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Educational

Educational

Sleepwalking: Does THC Help?

By Andrew Ward

Sleepwalking: Does THC Help?

Sleepwalking is a condition experienced by a fair share of the public. A 2016 analysis of 51 studies of 100,400 people found that 6.9% of subjects experienced sleepwalking at some point. Five percent of children and 1.5% of adults experienced one or more sleepwalking spells within the past 12 months of the study [1]. 

 

Sleepwalking has existed for ages but has only been studied since the 19th century. Like most sleep disorders, we still lack critical findings to understand how sleepwalking occurs [2]. With scant conclusions and solutions so far, people have turned to countless medicines, herbs, remedies, and more in an attempt to address their condition. Cannabis is an option that has gained momentum over the past several decades.

 

But does cannabis, specifically Delta-9 THC, help with sleepwalking? Read on to discover what we know about THC, sleepwalking, and any possible connections discovered so far. 

 

What is Delta 9 THC?

Much like sleep disorders, we've only begun to understand cannabis on a deeper, essential level. Not too long ago, most people only knew that smoking weed made them feel a bit loopy or high. Today, we understand that feeling is generated by the most prevalent compound in this complex, often highly beneficial plant: Delta 9 THC.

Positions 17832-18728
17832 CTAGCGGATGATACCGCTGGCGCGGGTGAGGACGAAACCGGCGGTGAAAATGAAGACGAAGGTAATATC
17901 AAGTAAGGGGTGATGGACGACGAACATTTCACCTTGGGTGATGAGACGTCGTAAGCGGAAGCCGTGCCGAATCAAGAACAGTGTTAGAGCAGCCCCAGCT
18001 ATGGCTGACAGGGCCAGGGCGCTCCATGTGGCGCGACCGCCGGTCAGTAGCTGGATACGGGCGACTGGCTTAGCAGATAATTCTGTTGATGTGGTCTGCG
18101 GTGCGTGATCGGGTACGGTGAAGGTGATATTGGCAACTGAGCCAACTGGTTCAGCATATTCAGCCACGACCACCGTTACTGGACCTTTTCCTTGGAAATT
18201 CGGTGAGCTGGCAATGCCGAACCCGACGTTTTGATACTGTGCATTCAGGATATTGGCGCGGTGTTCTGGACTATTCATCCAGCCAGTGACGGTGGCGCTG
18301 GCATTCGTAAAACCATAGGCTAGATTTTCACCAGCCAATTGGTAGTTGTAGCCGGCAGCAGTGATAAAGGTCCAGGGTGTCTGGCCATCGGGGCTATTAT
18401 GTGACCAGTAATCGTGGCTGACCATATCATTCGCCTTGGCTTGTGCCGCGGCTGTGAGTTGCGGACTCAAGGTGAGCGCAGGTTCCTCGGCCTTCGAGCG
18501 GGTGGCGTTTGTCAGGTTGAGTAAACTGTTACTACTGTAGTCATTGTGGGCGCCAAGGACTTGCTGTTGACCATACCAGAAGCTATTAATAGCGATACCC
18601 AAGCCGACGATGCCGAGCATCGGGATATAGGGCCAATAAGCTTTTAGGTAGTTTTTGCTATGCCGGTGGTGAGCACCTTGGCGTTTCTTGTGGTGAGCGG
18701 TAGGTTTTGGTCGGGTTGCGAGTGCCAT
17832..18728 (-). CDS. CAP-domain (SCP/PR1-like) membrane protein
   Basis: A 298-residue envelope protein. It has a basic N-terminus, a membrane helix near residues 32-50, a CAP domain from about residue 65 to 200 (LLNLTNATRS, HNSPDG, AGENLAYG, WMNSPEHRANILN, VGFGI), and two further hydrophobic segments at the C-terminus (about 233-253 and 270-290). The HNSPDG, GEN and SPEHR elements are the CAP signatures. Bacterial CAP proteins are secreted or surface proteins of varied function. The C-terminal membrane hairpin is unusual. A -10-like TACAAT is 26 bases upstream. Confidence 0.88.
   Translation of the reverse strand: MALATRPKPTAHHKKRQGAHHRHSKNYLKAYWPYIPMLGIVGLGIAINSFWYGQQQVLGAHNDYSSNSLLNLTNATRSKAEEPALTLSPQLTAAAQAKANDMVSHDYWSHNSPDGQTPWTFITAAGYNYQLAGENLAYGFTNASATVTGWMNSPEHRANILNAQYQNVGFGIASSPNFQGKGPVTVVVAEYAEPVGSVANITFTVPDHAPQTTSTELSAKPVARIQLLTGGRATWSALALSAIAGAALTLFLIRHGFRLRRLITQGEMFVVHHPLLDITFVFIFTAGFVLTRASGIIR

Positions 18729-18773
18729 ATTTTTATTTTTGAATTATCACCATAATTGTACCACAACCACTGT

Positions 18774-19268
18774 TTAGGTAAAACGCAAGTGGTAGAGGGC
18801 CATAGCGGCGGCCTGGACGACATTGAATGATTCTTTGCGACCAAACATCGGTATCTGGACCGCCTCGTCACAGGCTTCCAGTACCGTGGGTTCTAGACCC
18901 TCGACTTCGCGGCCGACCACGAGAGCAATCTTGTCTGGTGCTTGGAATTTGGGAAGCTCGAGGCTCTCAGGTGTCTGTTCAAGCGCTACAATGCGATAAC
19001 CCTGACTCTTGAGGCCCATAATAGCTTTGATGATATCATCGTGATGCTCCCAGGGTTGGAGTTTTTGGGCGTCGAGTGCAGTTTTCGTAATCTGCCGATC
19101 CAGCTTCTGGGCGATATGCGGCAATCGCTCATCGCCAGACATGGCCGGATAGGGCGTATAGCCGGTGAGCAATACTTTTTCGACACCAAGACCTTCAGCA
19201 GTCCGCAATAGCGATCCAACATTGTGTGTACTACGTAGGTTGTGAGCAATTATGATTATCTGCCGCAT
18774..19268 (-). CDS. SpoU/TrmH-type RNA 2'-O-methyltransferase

That psychoactive high feeling is generated by the cannabinoid Delta 9 THC, a compound found in hemp and cannabis. THC is categorized in the structural compound class known as a cannabinoid. 

 

An untold number of cannabinoids are found in the plant. The number is debated, with clinical studies reporting that cannabis contains anywhere from 60 to more than 100 cannabinoids among its various strains [3] [4]. Cannabinoids comprise just a portion of the several hundred compounds a strain may contain. 

 

Of all the cannabinoids, Delta 9 THC is the most prevalent. Better known simply as THC, Delta 9 has been the prime focal point of the plant in the modern era and likely since the plant became known around the world. 

 

THC helped bring cannabis into the spotlight during the prohibition era and the war on drugs, with its wide-ranging medical and recreational benefits being tested by countless consumers across the globe. Governments around the world, spearheaded by the United States, didn't like what THC was doing to the masses and helped pass decades of prohibitions that continue to exist in the US, many of its states, and countless countries around the world.